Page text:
Information Technology/Cybersecurity: Highly technical work is another popular area for outsourcing. A 2019 Clutch survey found that technical tasks are the most outsourced, with digital marketing (34%) and IT (37%) among the top three. Speaking specifically to cybersecurity, a survey of U.S. and European companies – Underserved and Unprepared: The State of SMB Cyber Security in 2019 – found that 77% of small and midsize businesses expected to outsource at least half their cybersecurity needs within the next five years.

This again speaks to the idea of filling in knowledge gaps. Even the most adept of business leaders might now know how to establish a cloud storage system for their employees or perform a vulnerability assessment. That’s OK. But you also might not have enough technological needs to justify a full-time hire right away. That’s OK, too, and that’s where a third-party IT or cybersecurity provider comes in. You can work with these providers to assess what infrastructure and services you need, and hopefully come up with a solution that fits within your budget.

And again – as you scale up, you eventually can either use more of their services, or hire a FT employee who can dedicate all their time to your specific technology and security needs.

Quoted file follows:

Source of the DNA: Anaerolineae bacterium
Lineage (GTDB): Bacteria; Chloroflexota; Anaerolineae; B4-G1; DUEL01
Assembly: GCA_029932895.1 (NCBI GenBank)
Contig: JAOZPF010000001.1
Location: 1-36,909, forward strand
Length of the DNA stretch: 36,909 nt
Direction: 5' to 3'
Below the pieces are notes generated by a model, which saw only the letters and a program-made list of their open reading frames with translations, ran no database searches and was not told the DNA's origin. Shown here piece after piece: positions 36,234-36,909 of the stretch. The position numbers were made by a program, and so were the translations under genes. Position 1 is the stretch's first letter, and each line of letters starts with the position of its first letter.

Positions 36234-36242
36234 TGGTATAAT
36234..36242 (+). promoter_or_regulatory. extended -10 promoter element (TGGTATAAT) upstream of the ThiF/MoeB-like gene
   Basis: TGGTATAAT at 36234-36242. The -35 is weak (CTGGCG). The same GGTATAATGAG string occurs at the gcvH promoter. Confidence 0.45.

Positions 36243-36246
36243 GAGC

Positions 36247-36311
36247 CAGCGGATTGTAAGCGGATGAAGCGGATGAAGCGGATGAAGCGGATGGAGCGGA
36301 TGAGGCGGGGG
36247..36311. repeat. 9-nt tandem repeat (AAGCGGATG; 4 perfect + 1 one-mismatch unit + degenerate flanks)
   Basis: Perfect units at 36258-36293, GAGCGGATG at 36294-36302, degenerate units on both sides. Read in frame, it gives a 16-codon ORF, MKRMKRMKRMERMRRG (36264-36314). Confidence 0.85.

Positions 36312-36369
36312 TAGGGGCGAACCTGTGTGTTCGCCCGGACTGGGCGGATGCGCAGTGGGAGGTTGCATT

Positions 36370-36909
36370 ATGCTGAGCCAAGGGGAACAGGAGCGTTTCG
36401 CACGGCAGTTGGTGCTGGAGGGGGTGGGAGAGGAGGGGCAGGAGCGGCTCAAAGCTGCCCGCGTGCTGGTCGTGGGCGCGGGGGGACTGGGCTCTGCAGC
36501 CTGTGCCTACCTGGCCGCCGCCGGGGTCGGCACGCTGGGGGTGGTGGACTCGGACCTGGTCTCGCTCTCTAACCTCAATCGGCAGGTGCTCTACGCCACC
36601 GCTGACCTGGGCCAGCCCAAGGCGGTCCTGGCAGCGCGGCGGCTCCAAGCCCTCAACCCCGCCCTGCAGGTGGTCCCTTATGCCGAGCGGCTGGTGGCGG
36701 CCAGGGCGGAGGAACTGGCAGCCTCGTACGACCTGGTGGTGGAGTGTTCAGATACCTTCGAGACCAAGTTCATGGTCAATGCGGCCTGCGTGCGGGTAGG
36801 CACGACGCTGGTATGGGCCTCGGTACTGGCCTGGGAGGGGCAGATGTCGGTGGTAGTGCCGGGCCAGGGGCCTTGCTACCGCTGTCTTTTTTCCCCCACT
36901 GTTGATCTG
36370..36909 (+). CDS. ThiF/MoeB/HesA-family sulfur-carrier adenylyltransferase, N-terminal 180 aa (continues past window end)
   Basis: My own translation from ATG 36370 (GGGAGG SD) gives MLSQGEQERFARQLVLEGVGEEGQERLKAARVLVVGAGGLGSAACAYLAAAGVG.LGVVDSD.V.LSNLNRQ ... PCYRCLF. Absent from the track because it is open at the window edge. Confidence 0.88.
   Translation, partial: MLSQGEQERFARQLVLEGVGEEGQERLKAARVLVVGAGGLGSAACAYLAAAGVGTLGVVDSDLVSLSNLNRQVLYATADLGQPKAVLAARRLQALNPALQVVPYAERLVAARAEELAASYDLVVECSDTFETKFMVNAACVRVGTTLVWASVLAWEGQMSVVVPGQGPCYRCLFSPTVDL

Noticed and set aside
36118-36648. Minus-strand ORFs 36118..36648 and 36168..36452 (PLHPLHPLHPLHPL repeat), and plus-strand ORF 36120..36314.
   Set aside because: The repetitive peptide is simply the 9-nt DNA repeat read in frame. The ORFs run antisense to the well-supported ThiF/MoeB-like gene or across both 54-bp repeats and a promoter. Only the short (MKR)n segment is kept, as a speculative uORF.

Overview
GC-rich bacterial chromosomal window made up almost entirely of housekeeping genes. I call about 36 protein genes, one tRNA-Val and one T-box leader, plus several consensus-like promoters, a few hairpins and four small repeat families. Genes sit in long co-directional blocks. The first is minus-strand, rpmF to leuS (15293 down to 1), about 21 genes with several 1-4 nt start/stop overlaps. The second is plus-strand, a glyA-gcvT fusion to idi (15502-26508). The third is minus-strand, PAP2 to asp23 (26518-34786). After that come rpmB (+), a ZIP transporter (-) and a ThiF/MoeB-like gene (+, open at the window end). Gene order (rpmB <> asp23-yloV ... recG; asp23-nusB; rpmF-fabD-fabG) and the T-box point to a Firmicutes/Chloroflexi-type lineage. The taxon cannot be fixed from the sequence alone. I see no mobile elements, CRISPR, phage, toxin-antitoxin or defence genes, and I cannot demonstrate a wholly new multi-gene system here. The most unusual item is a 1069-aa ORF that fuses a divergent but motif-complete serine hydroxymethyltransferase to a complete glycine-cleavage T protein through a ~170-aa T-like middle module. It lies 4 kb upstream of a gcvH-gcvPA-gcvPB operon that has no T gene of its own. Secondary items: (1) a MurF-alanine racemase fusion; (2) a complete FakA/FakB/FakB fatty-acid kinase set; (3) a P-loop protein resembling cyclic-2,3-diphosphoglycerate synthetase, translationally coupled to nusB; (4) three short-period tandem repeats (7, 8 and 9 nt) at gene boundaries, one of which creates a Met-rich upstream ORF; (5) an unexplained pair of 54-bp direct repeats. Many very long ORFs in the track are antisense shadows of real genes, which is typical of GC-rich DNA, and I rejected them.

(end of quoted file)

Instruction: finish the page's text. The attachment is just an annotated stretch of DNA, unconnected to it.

Accountant Services: The aforementioned Clutch survey listed digital marketing and IT among the top three most outsourced tasks. The last one? Accounting, also at 37% of all respondents.

Large businesses almost always have accountants on their staff because of the sheer complexity involved in keeping the books balanced day in and day out. Someone has to manage all the numbers generated by thousands of customers, thousands of transactions, hundreds of vendors, not to mention a team of employees that constantly enter sales, file expense reports and so on.

Small businesses are trapped between a rock and a hard place, though. They still have numerous accounting needs, but they also almost certainly don’t have the budget to bankroll an on-staff accountant.

It’s a common problem – which is why small businesses rely so heavily on accounting firms.

McManamon & Co. fills this specific need, providing accounting and other business services to small and midsize firms that haven’t yet reached the scale to bring on their own full-time accounting staffs. We solve a number of headaches: We manage your taxes throughout the whole year so there’s less frustration and stress during tax season, we help keep more accurate records so you can stay on budget and stay out of the IRS’ crosshairs, and just like an in-house accountant, we’re there to answer accounting questions whenever you need it – but at a cost you can actually absorb as you funnel money into growing the business.

Better still: We’re located right here in the U.S., so you’re not shipping jobs overseas.

If you have accounting or other business-development needs, let’s talk. Call 440.892.9088 or contact us online, and we’ll find a solution that fits your budget but addresses your needs.